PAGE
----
Both Haiti and India reveal the rich irony of poverty definitions

by Rashmee

Posted on July 11, 2014



5B636D50-BA57-486A-8DB2-92DCC4D3C99F_w640_r1_sExtreme poverty has fallen in Haiti, according to figures quoted by the World Bank’s managing director, but in India, poverty is up because there’s a whole new definition of the condition.

In Haiti, extreme poverty is down six percentage points – from 31% in 2000 to 24% in 2012. (Click here to read my blog on the subject).

In India, it was 29.5% in 2011-12. But that’s according to new criteria recommended by a committee headed by a former chairman of the prime minister’s Economic Advisory Council, Chakravarthi Rangarajan. It set a very high standard to measure poverty, namely that if a rural family of five spends less than $80 a month or an urban family less than $150, they must be deemed poor. This would make 363 million Indians, or 29.5%, poor in 2011-12. Not a great report card for a country with so much potential and aspiration, but rather better than in 2010. Then, going by the new criteria, 38.2% of Indians were poor. Clearly, even the high bar cannot erase the encouraging reality of India’s poverty statistics –  they’ve improved enormously within a two-year period.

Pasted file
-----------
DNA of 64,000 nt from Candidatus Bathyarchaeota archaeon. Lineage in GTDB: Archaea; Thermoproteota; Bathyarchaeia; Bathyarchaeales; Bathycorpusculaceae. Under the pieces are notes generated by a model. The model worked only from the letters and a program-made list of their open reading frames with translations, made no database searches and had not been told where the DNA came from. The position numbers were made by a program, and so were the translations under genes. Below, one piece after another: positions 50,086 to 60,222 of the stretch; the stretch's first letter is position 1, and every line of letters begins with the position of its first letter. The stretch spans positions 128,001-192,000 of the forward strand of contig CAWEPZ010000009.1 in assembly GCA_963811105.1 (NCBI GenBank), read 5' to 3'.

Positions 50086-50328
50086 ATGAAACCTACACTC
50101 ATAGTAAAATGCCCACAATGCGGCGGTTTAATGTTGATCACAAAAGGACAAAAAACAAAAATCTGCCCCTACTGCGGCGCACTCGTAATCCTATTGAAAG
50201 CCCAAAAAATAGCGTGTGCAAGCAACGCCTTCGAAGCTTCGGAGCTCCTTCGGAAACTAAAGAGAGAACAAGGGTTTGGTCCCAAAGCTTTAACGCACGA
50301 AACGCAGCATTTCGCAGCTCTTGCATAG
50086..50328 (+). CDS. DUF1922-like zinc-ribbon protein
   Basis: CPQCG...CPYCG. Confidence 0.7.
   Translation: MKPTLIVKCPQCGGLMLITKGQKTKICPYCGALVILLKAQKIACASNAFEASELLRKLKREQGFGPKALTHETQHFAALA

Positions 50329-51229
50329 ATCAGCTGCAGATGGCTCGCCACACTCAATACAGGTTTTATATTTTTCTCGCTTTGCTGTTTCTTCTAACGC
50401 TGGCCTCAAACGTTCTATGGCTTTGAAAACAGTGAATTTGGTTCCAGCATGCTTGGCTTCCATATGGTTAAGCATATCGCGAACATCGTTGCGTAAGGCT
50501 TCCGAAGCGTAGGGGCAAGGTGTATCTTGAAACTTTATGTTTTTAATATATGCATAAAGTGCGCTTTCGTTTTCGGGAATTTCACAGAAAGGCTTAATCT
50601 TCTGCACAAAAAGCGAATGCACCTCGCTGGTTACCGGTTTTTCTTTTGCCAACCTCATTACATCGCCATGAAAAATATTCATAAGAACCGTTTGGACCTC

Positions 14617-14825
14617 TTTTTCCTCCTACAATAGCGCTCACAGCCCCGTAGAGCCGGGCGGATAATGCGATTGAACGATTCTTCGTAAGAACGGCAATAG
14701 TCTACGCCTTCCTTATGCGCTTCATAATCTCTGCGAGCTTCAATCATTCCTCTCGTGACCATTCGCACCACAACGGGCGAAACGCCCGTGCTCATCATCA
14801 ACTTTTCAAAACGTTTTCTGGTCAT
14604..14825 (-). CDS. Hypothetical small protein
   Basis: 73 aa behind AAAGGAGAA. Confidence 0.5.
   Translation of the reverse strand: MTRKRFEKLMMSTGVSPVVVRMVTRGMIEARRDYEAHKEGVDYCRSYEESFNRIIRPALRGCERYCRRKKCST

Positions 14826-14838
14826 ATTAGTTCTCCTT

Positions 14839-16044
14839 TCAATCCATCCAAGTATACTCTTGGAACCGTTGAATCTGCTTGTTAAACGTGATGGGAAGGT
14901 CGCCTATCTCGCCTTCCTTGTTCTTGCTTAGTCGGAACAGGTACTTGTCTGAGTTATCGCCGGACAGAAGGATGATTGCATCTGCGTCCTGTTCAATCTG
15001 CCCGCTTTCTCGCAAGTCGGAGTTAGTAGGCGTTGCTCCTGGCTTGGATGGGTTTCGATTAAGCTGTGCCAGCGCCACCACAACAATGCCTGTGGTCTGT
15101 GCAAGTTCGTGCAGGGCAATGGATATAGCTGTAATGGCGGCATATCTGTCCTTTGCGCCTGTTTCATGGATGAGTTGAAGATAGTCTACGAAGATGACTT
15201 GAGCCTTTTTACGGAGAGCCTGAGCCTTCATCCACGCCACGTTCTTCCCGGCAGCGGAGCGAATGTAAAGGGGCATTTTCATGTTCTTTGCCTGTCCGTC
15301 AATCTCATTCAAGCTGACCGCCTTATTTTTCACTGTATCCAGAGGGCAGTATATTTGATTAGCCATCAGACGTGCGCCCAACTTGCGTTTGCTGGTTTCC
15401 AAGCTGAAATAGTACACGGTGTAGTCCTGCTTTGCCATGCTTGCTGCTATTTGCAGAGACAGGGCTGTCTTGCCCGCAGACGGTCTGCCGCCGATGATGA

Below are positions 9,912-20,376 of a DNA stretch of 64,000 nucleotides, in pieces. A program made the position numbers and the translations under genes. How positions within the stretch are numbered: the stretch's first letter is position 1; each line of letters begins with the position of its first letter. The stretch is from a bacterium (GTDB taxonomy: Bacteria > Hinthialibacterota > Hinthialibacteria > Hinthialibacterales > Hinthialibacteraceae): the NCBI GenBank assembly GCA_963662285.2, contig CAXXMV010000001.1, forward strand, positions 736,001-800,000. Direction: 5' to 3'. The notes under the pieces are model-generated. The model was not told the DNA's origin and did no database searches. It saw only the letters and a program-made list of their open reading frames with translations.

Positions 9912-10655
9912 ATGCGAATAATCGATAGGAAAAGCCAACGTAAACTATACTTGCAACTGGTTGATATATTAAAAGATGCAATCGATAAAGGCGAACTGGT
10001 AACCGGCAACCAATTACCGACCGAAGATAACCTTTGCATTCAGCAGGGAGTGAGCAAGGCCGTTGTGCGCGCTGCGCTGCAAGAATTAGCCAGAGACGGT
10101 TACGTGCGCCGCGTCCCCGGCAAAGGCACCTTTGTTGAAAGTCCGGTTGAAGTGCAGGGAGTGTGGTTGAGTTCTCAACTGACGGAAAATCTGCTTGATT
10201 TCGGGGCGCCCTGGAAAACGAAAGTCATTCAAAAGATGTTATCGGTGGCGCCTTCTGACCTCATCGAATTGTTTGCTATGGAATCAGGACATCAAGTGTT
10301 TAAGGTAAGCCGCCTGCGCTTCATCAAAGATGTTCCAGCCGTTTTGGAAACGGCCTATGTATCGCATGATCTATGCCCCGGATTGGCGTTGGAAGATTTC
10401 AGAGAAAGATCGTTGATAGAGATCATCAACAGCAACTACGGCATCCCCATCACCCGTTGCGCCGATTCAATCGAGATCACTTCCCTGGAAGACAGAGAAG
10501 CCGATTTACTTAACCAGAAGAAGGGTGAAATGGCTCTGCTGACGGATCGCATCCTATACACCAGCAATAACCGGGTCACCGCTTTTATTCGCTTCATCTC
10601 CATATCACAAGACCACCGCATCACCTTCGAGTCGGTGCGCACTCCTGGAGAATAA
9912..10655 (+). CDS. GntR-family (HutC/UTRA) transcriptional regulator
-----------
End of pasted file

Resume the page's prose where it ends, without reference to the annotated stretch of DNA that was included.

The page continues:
I’m not sure what criteria have been applied to the new survey of Haitian households but hopefully, the bar was not set way at the very bottom of the scale of human existence.

(Tomorrow: The business of welfarism matters more than definitions of poverty)


Rashmee has lived and worked in several countries in the past decade, including Afghanistan, India, Haiti, Tunisia, the UAE, US and UK

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